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In this photo provided by the Florida Keys News Bureau, the U.S. Navy In this photo provided by the Florida Keys News Bureau, the U.S. Navy's newest destroyer, the USS Spruance docks, Friday, Sept. 23, 2011, in Key West, Fla. The 509.5-foot-long Arleigh Burke-destroyer class ship is to be commissioned in Key West Saturday, Oct. 1. Although Key West is steeped in Navy traditions, with operations beginning as far back as 1822, it is the first time a Naval vessel commissioning has been planned for the island city. (AP Photo/Florida Keys News Bureau, Andy Newman)  

US Navy’s ‘sex-for-secrets’ scandal expands as third officer arrested

Another high-ranking naval officer is accused of selling classified information for sex, as a sprawling international bribery and overbilling scheme threatens to engulf the U.S. Navy.

ABC News reported that Navy Commander Jose Luis Sanchez was arrested in Tampa, Florida on Wednesday for allegedly providing secret ship movements to Singapore-based contractor Glenn Defense Marine Asia, which used the information to overcharge the Navy for its port services throughout the Asia-Pacific region.

In return, Sanchez received $100,000 in cash, ritzy international travel accommodations and the company of several prostitutes.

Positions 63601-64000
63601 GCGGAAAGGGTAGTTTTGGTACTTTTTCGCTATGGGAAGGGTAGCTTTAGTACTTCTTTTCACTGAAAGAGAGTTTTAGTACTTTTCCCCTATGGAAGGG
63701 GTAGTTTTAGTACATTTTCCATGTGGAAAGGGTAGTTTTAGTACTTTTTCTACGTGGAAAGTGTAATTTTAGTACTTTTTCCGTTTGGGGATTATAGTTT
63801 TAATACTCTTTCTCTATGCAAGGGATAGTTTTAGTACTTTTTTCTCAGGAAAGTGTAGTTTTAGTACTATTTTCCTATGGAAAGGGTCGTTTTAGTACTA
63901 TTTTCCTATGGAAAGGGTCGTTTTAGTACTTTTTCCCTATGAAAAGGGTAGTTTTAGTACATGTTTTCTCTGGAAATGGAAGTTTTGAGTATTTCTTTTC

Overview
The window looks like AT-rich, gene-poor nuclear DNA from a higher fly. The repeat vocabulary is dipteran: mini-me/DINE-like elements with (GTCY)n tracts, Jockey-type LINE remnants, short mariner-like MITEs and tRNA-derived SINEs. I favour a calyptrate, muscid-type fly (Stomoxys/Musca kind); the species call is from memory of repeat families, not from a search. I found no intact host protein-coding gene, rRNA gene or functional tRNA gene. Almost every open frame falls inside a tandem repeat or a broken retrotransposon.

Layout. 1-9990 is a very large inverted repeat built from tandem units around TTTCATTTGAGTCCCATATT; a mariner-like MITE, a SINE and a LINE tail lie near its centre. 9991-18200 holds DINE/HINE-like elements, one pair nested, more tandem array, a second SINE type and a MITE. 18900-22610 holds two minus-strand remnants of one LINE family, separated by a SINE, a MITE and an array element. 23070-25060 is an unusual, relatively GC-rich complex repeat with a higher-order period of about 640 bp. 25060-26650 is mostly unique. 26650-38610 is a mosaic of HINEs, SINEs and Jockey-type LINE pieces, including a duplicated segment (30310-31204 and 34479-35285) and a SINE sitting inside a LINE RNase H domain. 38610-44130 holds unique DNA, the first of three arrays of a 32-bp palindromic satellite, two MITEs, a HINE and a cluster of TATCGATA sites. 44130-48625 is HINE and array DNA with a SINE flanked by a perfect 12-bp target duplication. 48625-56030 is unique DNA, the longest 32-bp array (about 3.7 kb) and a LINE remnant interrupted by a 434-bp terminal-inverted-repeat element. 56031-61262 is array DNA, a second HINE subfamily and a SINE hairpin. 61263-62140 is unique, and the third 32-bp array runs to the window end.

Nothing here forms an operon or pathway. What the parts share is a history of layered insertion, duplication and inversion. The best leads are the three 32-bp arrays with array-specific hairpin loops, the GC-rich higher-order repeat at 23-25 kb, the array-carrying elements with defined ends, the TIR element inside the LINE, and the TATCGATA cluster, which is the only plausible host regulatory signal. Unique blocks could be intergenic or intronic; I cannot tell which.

It’s an expansion of an already massive corruption investigation. The Daily Caller News Foundation previously reported on the September arrests of Navy Commander Michael Misiewicz and NCIS agent John Beliveau, two prominent Navy officials also charged with providing secrets to Glenn Defense Marine CEO Leonard Francis.

Apparently not particularly creative, Francis also repaid the two in whores and expensive travel (although Misiewicz did manage to score some Lady Gaga tickets).

“According to the allegations in this case, a number of officials were willing to sacrifice their integrity and millions of taxpayer dollars for personal gratification,” said U.S. Attorney Laura Duffy in a statement.

Investigators still don’t have a firm grasp on how much money the Navy lost, but the few examples of overbilling from Thai ports alone put the damages at $10 million.

More arrests are likely in the coming days. The Navy removed Captain Daniel Dusek from command of the amphibious assault ship USS Bonhomme Richard early last month, though he has yet to be charged as part of the bribery ring. And court documents indicate that other anonymous Navy officers remain under investigation.

“Day by day, this massive Navy fraud and bribery investigation continues to widen,” said Acting Assistant Attorney General Mythili Raman. “As the charges announced today show, we will follow the evidence wherever it takes us.”

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